Monday, July 22, 2013
Readers of this blog will understand my surprise when, on a recent visit to my parents' house, I went to check on the Multiple Marys tableau in what was once my childhood bedroom and found neither hide nor, uh, habit of them. Nothing. In their place were a few additional Jesus figures I hadn't seen before, flanked by a proportionately Godzilla-sized ceramic dachshund.
"What did you do with the Marys?" I immediately questioned my sister, brother, mom and dad, who were seated line-up style in the livingroom. Silence. They shook their heads like they had no idea what I was talking about.
"And they weren't Marys anyway--they were Saint Theresas," I told them. The only reason I knew that was because I was gently corrected by a friend when I posted the photo on Facebook. She, clearly having paid way better attention in Catholic school than I had, knew that Saint Theresa was often depicted with flowers, which were (I think) miraculously transformed from a loaf of bread she kept under her cloak (I think the word is scapular, but no--that sounds like something you put in your mouth when they take dental X-rays). I did a search but couldn't find a reference to the loaf of bread anywhere, but that's a handy party trick indeed, especially if you forgot to pick up something on the way.
(I know--that's probably totally sacrilegious and I'll have to, like, buy a 10-pack of indulgences to make up for it.)
In any case, I soon teased out that another of my sisters had likely removed the St.Theresas when she was preparing the room for visitors the weekend before. I looked around, but couldn't find where she stashed them, or what inspired the new installation shown in the photo above--Christ on the cross sandwiched in between 2 large chickens made out of tiny shells. I took some artistic license actually, and left out the outermost figures (Hummel figurines, one the "Chimney Sweep") on either side of the chickens and--though I'm not sure there this was intentionally part of the grouping, but they were symmetrically placed at far left and far right--two white Thermos bottles.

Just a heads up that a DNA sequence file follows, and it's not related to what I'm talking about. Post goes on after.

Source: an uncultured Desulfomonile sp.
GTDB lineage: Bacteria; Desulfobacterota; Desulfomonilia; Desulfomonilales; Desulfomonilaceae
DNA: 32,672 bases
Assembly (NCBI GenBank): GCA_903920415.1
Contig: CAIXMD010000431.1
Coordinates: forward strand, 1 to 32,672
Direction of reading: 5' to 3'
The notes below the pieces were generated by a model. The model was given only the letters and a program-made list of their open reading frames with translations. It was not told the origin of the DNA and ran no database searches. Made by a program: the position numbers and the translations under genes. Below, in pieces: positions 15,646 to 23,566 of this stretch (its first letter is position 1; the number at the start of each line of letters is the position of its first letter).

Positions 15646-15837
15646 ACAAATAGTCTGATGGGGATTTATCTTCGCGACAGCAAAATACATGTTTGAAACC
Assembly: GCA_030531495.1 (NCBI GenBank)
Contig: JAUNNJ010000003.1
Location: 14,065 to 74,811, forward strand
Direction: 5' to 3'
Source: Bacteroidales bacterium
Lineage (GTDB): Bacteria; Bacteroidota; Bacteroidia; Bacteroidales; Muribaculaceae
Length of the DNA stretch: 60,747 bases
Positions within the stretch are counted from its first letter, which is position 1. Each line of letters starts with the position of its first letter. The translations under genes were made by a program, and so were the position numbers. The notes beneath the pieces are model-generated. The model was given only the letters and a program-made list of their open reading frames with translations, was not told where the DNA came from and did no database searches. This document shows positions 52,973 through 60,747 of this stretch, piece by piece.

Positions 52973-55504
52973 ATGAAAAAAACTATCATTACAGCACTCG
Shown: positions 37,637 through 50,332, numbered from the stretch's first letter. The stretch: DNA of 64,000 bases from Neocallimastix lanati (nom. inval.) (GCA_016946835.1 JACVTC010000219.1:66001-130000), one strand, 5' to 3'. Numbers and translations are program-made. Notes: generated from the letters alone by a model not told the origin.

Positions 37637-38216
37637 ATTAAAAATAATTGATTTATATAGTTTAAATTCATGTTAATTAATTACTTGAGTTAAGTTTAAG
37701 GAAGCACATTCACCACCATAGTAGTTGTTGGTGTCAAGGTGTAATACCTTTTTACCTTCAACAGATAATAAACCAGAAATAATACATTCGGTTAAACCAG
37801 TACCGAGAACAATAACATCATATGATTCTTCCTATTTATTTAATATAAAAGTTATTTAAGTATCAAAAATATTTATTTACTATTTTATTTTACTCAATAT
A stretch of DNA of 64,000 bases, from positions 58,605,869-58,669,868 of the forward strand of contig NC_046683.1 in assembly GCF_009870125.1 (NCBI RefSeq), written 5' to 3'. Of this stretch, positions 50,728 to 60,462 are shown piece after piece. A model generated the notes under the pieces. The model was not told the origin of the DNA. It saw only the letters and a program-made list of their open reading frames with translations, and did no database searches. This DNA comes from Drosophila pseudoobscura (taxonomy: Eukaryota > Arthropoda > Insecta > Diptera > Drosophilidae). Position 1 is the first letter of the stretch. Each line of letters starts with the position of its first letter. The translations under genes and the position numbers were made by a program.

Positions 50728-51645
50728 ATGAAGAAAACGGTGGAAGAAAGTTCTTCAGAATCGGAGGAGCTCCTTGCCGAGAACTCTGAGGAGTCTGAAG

I'm pretty sure my sister didn't mean it this way because she makes a lot of fried chicken, but I immediately interpreted this particular grouping as a statement about the suffering of birds in factory farms. When I was about 5 or 6, we'd often pass by a duck farm in Southampton and I was thrilled whenever we drove that way--I GOT TO SEE DUCKS!!!--until the day I figured out why they were there. They were going to die because people were going to eat them. I can still remember sitting in the back of the car (a burgundy Cutlass Supreme) and my heart expanding and breaking and then closing as the scene I'd always looked forward to turned into something… undoubtedly, all-the-way, no-going-back bad.
It took me years to fully make the connection between my ducks and my, or anyone's, decision of what to eat. I'm not sure exactly when I learned that people could be vegetarian or not eat Spaghetti-Os or whatever. I'm pretty sure I thought everyone everywhere (mostly) ate the same things (except at Willy Wonka's Chocolate Factory, where THEY FREAKIN' SAILED DOWN A DRINKABLE CHOCOLATE RIVER!). When I finally figured out it was indeed possible to be a person who doesn't eat ducks, it wasn't really any earth-shattering discovery--more like I'd already decided long ago in the Cutlass Supreme, only I hadn't really known what I was deciding.
And what about my old room and the Two Chickens for Jesus? The only thing that remains of me in the room is the Woody Allen switchplate, which is hidden behind a desk. It looks like someone tried to remove it, but those screws aren't going anywhere unless they rip the whole thing out of the wall. And incidentally, one of my favorite articles I ever wrote was about a therapy chicken named Ruby who worked with traumatized kids. She did get a special award and flew to New York (on a plane, of course) to receive it, but I wanted to honor her here.
For you, girl, and for my ducks too: a musical composition that sometimes takes a short flight and then settles in, and this art installation of great tho inadvertent import. And the chicken equivalent of a river of drinkable chocolate, though I'm not sure what that would be.